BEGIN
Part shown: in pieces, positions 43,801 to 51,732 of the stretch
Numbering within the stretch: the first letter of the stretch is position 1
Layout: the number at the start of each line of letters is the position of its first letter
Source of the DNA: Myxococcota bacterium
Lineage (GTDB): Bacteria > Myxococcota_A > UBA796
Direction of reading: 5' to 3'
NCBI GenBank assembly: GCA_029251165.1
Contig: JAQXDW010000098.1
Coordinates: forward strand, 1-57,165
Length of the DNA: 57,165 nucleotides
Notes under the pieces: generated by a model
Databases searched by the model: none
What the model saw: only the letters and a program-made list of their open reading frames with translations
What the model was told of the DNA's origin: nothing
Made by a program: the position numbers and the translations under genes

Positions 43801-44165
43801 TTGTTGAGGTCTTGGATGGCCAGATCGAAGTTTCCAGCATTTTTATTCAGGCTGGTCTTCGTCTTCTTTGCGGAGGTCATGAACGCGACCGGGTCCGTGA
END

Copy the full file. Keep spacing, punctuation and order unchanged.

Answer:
Part shown: in pieces, positions 43,801 to 51,732 of the stretch
Numbering within the stretch: the first letter of the stretch is position 1
Layout: the number at the start of each line of letters is the position of its first letter
Source of the DNA: Myxococcota bacterium
Lineage (GTDB): Bacteria > Myxococcota_A > UBA796
Direction of reading: 5' to 3'
NCBI GenBank assembly: GCA_029251165.1
Contig: JAQXDW010000098.1
Coordinates: forward strand, 1-57,165
Length of the DNA: 57,165 nucleotides
Notes under the pieces: generated by a model
Databases searched by the model: none
What the model saw: only the letters and a program-made list of their open reading frames with translations
What the model was told of the DNA's origin: nothing
Made by a program: the position numbers and the translations under genes

Positions 43801-44165
43801 TTGTTGAGGTCTTGGATGGCCAGATCGAAGTTTCCAGCATTTTTATTCAGGCTGGTCTTCGTCTTCTTTGCGGAGGTCATGAACGCGACCGGGTCCGTGA